Whitbread was one of the first employers to automatically enrol employees. This was challenging for a number of reasons. Engagement in pensions was historically low – of the company’s 40,000 employees, only 1,700 had joined their scheme. Employees were based across thousands of sites and many had low earnings – so a 1% pension contribution might represent 10% of their disposable income. On top of that, many spoke English as a second language.
We flipped the usual narrative about pensions on its head. And instead of overwhelming people with information, we made it possible for them to get as little or as much detail as they wanted.
The project was a huge success. Our campaign delivered a 58% uplift in membership before Whitbread even started enrolling employees. Over a thousand people chose to join the scheme in three months, a 17-fold increase from Whitbread’s usual joining rate. There was even an 18% increase in the number of people making additional voluntary contributions. To date, only 4% of employees have chosen to opt out – one of the best results delivered by any employer.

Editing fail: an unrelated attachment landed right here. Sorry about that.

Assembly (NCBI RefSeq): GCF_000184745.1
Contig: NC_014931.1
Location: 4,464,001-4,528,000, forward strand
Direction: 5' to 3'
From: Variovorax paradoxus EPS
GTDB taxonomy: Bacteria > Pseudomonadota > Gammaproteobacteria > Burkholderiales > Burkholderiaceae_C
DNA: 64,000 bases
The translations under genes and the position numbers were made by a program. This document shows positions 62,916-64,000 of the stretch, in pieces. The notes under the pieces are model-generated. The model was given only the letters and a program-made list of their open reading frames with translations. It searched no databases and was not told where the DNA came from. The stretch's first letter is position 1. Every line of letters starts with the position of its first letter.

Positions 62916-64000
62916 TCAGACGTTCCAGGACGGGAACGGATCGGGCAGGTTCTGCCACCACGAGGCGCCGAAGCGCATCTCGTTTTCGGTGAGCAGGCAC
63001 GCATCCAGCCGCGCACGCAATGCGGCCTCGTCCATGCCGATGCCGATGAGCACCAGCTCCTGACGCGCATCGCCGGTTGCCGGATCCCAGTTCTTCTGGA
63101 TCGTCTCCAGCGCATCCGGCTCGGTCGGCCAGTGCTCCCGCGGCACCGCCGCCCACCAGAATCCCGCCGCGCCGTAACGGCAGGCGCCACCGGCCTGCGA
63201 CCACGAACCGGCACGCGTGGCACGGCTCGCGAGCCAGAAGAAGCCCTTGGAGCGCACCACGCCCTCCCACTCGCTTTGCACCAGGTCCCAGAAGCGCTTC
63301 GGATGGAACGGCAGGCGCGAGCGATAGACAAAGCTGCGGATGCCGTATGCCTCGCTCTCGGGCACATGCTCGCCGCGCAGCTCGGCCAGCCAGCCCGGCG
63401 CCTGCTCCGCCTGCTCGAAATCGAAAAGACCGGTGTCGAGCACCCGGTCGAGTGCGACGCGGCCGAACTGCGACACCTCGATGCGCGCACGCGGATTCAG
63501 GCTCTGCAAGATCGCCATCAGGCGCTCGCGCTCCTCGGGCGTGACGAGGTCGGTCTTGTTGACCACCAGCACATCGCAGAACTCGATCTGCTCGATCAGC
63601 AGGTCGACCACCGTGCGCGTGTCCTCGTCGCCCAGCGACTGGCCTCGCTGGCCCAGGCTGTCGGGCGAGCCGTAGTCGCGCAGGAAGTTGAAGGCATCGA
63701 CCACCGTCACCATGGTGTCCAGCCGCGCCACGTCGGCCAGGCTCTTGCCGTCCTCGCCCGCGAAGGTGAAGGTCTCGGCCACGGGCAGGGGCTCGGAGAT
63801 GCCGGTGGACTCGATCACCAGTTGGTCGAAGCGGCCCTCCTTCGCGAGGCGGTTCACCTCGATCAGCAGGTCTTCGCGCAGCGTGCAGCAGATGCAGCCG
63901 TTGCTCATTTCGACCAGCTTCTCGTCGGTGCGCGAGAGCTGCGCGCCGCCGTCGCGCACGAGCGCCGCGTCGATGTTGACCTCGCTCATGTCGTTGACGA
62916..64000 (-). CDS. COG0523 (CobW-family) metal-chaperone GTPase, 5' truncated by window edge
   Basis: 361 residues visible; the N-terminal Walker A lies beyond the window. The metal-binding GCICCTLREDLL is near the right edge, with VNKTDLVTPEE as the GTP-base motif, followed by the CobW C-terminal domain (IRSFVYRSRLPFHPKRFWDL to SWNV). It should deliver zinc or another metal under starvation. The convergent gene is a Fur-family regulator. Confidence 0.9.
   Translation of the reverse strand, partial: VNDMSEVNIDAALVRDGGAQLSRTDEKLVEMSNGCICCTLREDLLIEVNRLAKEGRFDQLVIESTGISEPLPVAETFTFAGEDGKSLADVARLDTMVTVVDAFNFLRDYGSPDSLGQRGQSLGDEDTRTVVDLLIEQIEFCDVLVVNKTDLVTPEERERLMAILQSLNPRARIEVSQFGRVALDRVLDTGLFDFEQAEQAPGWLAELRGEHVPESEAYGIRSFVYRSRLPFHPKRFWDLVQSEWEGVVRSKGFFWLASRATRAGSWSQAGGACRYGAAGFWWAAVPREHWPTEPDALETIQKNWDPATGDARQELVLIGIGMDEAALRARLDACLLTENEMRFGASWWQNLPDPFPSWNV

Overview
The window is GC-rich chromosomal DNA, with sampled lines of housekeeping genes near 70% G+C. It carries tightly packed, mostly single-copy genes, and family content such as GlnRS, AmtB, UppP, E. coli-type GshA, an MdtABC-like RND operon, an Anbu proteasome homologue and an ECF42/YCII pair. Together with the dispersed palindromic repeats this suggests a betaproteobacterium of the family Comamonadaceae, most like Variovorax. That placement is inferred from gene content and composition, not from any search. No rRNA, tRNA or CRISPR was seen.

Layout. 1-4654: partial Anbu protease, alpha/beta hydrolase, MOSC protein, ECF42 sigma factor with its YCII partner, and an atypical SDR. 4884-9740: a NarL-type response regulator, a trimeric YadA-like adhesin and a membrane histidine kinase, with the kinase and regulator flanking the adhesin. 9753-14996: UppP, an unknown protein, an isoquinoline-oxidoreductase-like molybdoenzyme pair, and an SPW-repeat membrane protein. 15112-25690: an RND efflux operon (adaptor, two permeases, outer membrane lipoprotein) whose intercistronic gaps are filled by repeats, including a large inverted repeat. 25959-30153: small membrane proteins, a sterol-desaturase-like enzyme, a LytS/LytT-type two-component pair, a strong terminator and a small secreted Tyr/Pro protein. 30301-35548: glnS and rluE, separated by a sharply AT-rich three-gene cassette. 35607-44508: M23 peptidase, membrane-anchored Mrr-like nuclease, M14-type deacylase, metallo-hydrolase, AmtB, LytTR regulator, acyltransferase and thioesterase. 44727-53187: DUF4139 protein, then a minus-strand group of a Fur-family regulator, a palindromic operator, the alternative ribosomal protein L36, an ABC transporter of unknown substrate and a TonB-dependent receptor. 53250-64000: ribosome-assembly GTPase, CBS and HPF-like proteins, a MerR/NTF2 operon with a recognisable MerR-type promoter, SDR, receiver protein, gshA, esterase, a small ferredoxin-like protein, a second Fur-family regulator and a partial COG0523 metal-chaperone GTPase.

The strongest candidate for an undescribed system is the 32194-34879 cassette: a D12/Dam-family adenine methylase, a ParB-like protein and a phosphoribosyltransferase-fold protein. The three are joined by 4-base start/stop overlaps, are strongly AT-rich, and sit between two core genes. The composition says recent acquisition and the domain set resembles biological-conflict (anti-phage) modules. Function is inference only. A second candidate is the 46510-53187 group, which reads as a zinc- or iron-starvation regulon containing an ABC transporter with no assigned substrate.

How we did itOpen
When we spoke to employees, we found that they viewed automatic enrolment positively. They didn’t need lots of detail to make a decision, and they didn’t want to be educated.
So our strategy was to ‘push’ as little communication as possible at employees, but to make it as easy as possible for anyone who wanted more detail to ‘pull’ what they needed. For instance, features on the website included a wizard that told employees whether they were likely to be enrolled or not, a box for entering their employee number to get information tailored to their circumstances, a jargon buster that explained unfamiliar terms and a searchable database of FAQs.
Because of that, our copy was geared around one key message – get more money when you retire. Unlike most pensions copy, this message sells pensions as a way to get an income, rather than a way to save – so it’s about what you get, not what you have to give up. And unlike most pensions copy, it’s simple, tangible and easy to understand. This addressed the two reasons why we believed most pension communication was failing. With a multinational audience in mind, we also targeted our material at a low reading age.